Dynamic Psychology

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Columbia University Press, 1918 - Psychology - 210 pages
 

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Page 79 - Sudden glory is the passion which maketh those grimaces called laughter; and is caused either by some sudden act of their own that pleaseth them; or by the apprehension of some deformed thing in another, by comparison whereof they suddenly applaud themselves. And it is incident most to them that are conscious of the fewest abilities in themselves; who are forced to keep themselves in their own favour by observing the imperfections of other men.
Page 63 - We may say, then, that directly or indirectly the instincts are the prime movers of all human activity...
Page 62 - THE human mind has certain innate or inherited tendencies which are the essential springs or motive powers of all thought and action, whether individual or collective, and are the bases from which the character and will of individuals and of nations are gradually developed under the guidance of the intellectual faculties.
Page 83 - Ideas that in themselves are not all of kin, come to be so united in some men's minds, that it is very hard to separate them; they always keep in company, and the one no sooner at any time comes into the understanding, but its associate appears with it...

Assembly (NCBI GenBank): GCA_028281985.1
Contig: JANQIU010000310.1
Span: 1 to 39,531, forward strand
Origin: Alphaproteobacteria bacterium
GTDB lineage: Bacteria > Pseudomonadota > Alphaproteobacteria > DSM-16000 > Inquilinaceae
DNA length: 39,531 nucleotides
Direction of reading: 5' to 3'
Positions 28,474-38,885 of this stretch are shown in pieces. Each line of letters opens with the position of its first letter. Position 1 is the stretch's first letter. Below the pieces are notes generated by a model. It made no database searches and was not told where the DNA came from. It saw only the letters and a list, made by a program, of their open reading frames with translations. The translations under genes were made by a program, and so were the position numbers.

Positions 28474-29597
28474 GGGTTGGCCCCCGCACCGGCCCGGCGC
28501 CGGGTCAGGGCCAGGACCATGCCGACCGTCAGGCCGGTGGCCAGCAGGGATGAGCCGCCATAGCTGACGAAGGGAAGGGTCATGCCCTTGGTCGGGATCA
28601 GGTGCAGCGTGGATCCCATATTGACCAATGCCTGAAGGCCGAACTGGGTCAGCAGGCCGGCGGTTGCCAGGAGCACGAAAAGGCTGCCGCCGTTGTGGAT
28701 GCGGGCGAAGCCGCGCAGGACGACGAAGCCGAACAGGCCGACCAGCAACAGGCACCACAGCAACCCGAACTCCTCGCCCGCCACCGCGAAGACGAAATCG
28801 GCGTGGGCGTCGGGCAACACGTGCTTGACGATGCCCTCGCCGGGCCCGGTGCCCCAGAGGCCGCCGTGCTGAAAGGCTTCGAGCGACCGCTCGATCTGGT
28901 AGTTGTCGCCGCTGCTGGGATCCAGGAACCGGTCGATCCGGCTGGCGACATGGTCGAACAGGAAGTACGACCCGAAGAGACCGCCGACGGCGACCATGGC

Page 83 - ... The ideas of goblins and sprites have really no more to do with darkness than light ; yet let but a foolish maid inculcate these often on the mind of a child, and raise them there together, possibly he shall never be able to separate them again so long as he lives ; but darkness shall ever afterwards bring with it those frightful ideas, and they shall be so joined, that he can no more bear the one than the other.
Page 83 - Some of our ideas have a natural correspondence and connexion one with another : it is the office and excellency of our reason to trace these, and hold them together in that union and correspondence which is founded in their peculiar beings.
Page 212 - Price, $1.50 net. THE PRINCIPLES OF POLITICS FROM THE VIEWPOINT OF THE AMERICAN CITIZEN. By JEREMIAH W. JENKS, LL.D., Professor of Government and Public Administration in New York University.
Page 84 - ... ideas together, that a book becomes their aversion, and they are never reconciled to the study and use of them all their lives after; and thus reading becomes a torment to them, which otherwise possibly they might have made the great pleasure of their lives. There are rooms convenient enough that some men cannot study in, and fashions of vessels, which though...
Page 63 - The instinctive impulses determine the ends of all activities and supply the driving power by which all mental activities are sustained...
Page 67 - The great aim of the book is, that is to say, to attempt to show that any mechanism — except perhaps some of the most rudimentary that give the simple reflexes — once it is aroused, is capable of furnishing its own drive and also of lending drive to other connected mechanisms.

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